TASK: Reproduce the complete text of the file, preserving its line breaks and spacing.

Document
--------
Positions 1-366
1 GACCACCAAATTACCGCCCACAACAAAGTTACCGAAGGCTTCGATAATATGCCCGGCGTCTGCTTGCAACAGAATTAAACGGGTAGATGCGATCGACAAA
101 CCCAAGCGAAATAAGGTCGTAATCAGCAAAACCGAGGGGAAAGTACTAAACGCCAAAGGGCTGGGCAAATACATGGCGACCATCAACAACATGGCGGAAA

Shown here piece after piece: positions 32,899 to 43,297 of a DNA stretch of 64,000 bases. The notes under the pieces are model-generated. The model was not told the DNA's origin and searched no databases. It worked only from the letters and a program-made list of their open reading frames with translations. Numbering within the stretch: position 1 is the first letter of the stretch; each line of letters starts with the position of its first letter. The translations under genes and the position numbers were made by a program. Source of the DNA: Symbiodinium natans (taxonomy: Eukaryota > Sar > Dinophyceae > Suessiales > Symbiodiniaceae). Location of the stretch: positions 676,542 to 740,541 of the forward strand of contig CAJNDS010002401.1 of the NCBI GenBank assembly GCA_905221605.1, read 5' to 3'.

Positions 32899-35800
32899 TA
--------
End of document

Positions 1-366
1 GACCACCAAATTACCGCCCACAACAAAGTTACCGAAGGCTTCGATAATATGCCCGGCGTCTGCTTGCAACAGAATTAAACGGGTAGATGCGATCGACAAA
101 CCCAAGCGAAATAAGGTCGTAATCAGCAAAACCGAGGGGAAAGTACTAAACGCCAAAGGGCTGGGCAAATACATGGCGACCATCAACAACATGGCGGAAA

Shown here piece after piece: positions 32,899 to 43,297 of a DNA stretch of 64,000 bases. The notes under the pieces are model-generated. The model was not told the DNA's origin and searched no databases. It worked only from the letters and a program-made list of their open reading frames with translations. Numbering within the stretch: position 1 is the first letter of the stretch; each line of letters starts with the position of its first letter. The translations under genes and the position numbers were made by a program. Source of the DNA: Symbiodinium natans (taxonomy: Eukaryota > Sar > Dinophyceae > Suessiales > Symbiodiniaceae). Location of the stretch: positions 676,542 to 740,541 of the forward strand of contig CAJNDS010002401.1 of the NCBI GenBank assembly GCA_905221605.1, read 5' to 3'.

Positions 32899-35800
32899 TA